Pleasant Valley Curves Will be Improved

Pleasant Valley Curves Will be Improved

Road Had 164 Accidents and 3 Fatalities Since 1998

Local residents were alarmed, three years ago, when a couple accidents occurred within two months of each other on Pleasant Valley Road. Parents became even more upset after a dump truck and a schoolbus full of children grazed each other on that same road.

A truck ban was eventually put into place there, but that didn't solve the problem of three dangerous curves on that road. Now, thanks to Supervisor Michael R. Frey (R-Sully), the Fairfax County Board of Supervisors and the Virginia Department of Transportation (VDOT), those curves will be fixed.

"We don't have the money to do all of Pleasant Valley Road — the point is to get rid of these three areas that are, literally, too narrow for a schoolbus and a truck to pass," said Frey. "[In that accident], they were going the speed limit and driving safely, but they just hit a spot that [wasn't wide enough] and their [outside] mirrors smashed together."

Details of the project were presented last Wednesday, May 21, at a public meeting at Frey's office. Besides him, those present included Del. Gary Reese (R-67th), Del. Tim Hugo (R-40th), VDOT representatives Mike Estes and Jim Zeller, Bill Keech of the Westfield Business Owners Association, plus residents Ron Smith and Pam Cave of Chantilly's Pleasant Valley community.

Estes, in charge of the preliminary engineering, estimated it would cost $2 million total for the engineering, land-acquisition and construction necessary to widen the curves and make them safer. The money comes from the mainly federally funded Hazardous Elimination and Safety Program.

"I worked with VDOT and got the Board to endorse allocating [this] money to do these projects," said Frey. "It's taken a couple years, unfortunately, to get where we are, but it's good to finally get it done and, hopefully, it'll take care of the problems there."

* Curve 1 is just south of Pleasant Valley Golf Course, between it and Braddock Road. It's basically a hairpin curve and is too sharp and tight.

* Curve 2 is between Braddock Road and Elk Lick Run Creek, where Braddock Road crests into a small hill.

* Curve 3 is between the creek and Virginia Run Elementary. Both curves 2 and 3 curve at hill crests, causing sight-distance problems. Vegetation near the road also makes it difficult to see.

"The lanes are 10 1/2-11-feet wide now, and we'd make them 12 feet wide with 6-foot-wide paved shoulders," said Estes. "We're softening the curves and putting in shoulders to help the sight distance and give [drivers] room for recovery and errors."

He said VDOT looks at "some of the worst accident locations in the Northern Virginia District, each year," and Pleasant Valley Road qualified. VDOT also realized that a relatively small amount of money could fix a significant problem, so it moved forward on this project.

"It's a safety issue — we want to reduce the accidents," explained Estes. "On Pleasant Valley Road — between Route 29 to the south and Route 50 to the north — there have been 164 accidents and three fatalities since 1998. I think that speaks volumes."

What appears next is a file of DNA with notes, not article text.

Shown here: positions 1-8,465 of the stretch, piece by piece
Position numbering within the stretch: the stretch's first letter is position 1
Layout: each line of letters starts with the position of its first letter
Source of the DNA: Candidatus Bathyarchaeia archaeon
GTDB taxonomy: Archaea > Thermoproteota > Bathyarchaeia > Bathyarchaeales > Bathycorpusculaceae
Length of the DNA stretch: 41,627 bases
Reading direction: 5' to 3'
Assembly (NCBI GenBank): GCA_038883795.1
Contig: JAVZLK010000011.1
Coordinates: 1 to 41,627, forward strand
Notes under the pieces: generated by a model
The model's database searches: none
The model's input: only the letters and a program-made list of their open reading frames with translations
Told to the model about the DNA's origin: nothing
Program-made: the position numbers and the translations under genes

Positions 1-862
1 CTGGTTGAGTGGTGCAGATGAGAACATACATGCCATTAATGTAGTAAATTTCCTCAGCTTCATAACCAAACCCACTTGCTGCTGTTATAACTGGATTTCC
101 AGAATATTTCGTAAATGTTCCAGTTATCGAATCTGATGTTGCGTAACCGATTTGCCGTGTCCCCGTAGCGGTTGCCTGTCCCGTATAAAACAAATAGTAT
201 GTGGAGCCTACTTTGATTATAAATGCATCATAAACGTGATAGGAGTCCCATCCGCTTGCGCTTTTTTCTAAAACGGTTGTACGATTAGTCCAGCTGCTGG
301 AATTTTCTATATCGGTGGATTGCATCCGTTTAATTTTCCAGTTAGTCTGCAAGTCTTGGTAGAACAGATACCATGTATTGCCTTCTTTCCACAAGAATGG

VDOT will also improve the ditches and culverts, where needed, to improve drainage at all three locations. It wants to advertise the work contract in July, award it in the fall and begin construction after school ends in June 2004. It hopes to complete the bulk of the work in 60 days.

* The job would be done in two stages. The first stage would fix Curve 1. For some 30 days, Pleasant Valley Road from Braddock to Route 50 would be closed to through traffic, but open to local residents.

* Stage two would involve Curves 2 and 3, with Pleasant Valley closed from Braddock Road to Virginia Run. Work would start in late July 2004 and be finished before school begins.

During that time, traffic would be detoured out Stonecroft Boulevard onto Poplar Tree Road, out to Stone Road and onto Route 29. VDOT says, if it doesn't close Pleasant Valley during the project, the work would take about seven months to complete. Otherwise, it can be finished in about 60 days total.

"VDOT wants to gather input from residents about the road closing, but nobody objected to it at the meeting," said resident Smith. He said a school-system representative noted that some schoolbuses use that route during summer school, but said they could accommodate for the road closure.

"It seems like they have a pretty good plan," said Smith. "Obviously, it's a narrow road and, when you take a curve on it, there's a greater chance that someone will cross the line and there could be an accident — and people do go pretty fast out there."

Pleasant Valley's speed limit there is 35 mph, and one resident feared that, if the curves were straightened out, people would speed more. However, the curves will remain — they just won't be as sharp.

Pfc. Vinnie DarConte with the Sully District Police Station said police currently have nowhere to make traffic stops on Pleasant Valley because there's no place to pull people over. But once the work is done, he said, they'll be able to set up radar in several places to deter speeders.

Others worried that after the curves were fixed, the truck ban might be removed and/or the speed limit there would be increased, but Estes says neither is the case. And he said VDOT has no plans to increase the road's capacity.

VDOT wants to receive citizen feedback on this project by mid-June; call Frey's office at 703-814-7100. Added Smith: "I think everybody [at the meeting] thought that taking out some of those sharp curves is a good idea to make it a safer road."